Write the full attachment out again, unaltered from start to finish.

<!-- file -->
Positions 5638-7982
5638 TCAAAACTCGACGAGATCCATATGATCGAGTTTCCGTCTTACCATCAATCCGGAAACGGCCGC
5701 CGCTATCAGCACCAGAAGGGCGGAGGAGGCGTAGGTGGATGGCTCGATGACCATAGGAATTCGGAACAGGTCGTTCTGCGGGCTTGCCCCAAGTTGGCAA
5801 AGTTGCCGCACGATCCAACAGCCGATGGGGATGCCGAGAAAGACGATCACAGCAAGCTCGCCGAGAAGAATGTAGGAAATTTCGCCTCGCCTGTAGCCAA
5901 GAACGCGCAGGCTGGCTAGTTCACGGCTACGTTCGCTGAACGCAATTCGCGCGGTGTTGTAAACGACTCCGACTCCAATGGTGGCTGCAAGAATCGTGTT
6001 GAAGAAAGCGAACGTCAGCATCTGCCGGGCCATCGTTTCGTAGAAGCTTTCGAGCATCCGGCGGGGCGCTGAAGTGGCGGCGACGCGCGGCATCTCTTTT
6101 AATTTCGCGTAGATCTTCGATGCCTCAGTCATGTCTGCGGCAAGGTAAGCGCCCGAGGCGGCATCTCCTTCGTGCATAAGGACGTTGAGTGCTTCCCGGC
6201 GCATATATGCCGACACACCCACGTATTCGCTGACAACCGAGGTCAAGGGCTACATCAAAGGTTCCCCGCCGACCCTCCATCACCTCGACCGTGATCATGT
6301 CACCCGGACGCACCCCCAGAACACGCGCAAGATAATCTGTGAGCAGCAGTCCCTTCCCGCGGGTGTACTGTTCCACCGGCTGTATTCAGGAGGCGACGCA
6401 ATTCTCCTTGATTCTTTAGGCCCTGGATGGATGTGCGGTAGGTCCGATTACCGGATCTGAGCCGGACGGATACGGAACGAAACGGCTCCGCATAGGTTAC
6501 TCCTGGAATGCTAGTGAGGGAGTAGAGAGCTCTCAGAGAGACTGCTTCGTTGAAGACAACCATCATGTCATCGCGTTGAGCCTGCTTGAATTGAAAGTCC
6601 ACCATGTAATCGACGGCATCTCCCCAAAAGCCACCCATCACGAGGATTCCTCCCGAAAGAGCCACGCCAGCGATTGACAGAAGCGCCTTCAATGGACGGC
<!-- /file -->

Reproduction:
Positions 5638-7982
5638 TCAAAACTCGACGAGATCCATATGATCGAGTTTCCGTCTTACCATCAATCCGGAAACGGCCGC
5701 CGCTATCAGCACCAGAAGGGCGGAGGAGGCGTAGGTGGATGGCTCGATGACCATAGGAATTCGGAACAGGTCGTTCTGCGGGCTTGCCCCAAGTTGGCAA
5801 AGTTGCCGCACGATCCAACAGCCGATGGGGATGCCGAGAAAGACGATCACAGCAAGCTCGCCGAGAAGAATGTAGGAAATTTCGCCTCGCCTGTAGCCAA
5901 GAACGCGCAGGCTGGCTAGTTCACGGCTACGTTCGCTGAACGCAATTCGCGCGGTGTTGTAAACGACTCCGACTCCAATGGTGGCTGCAAGAATCGTGTT
6001 GAAGAAAGCGAACGTCAGCATCTGCCGGGCCATCGTTTCGTAGAAGCTTTCGAGCATCCGGCGGGGCGCTGAAGTGGCGGCGACGCGCGGCATCTCTTTT
6101 AATTTCGCGTAGATCTTCGATGCCTCAGTCATGTCTGCGGCAAGGTAAGCGCCCGAGGCGGCATCTCCTTCGTGCATAAGGACGTTGAGTGCTTCCCGGC
6201 GCATATATGCCGACACACCCACGTATTCGCTGACAACCGAGGTCAAGGGCTACATCAAAGGTTCCCCGCCGACCCTCCATCACCTCGACCGTGATCATGT
6301 CACCCGGACGCACCCCCAGAACACGCGCAAGATAATCTGTGAGCAGCAGTCCCTTCCCGCGGGTGTACTGTTCCACCGGCTGTATTCAGGAGGCGACGCA
6401 ATTCTCCTTGATTCTTTAGGCCCTGGATGGATGTGCGGTAGGTCCGATTACCGGATCTGAGCCGGACGGATACGGAACGAAACGGCTCCGCATAGGTTAC
6501 TCCTGGAATGCTAGTGAGGGAGTAGAGAGCTCTCAGAGAGACTGCTTCGTTGAAGACAACCATCATGTCATCGCGTTGAGCCTGCTTGAATTGAAAGTCC
6601 ACCATGTAATCGACGGCATCTCCCCAAAAGCCACCCATCACGAGGATTCCTCCCGAAAGAGCCACGCCAGCGATTGACAGAAGCGCCTTCAATGGACGGC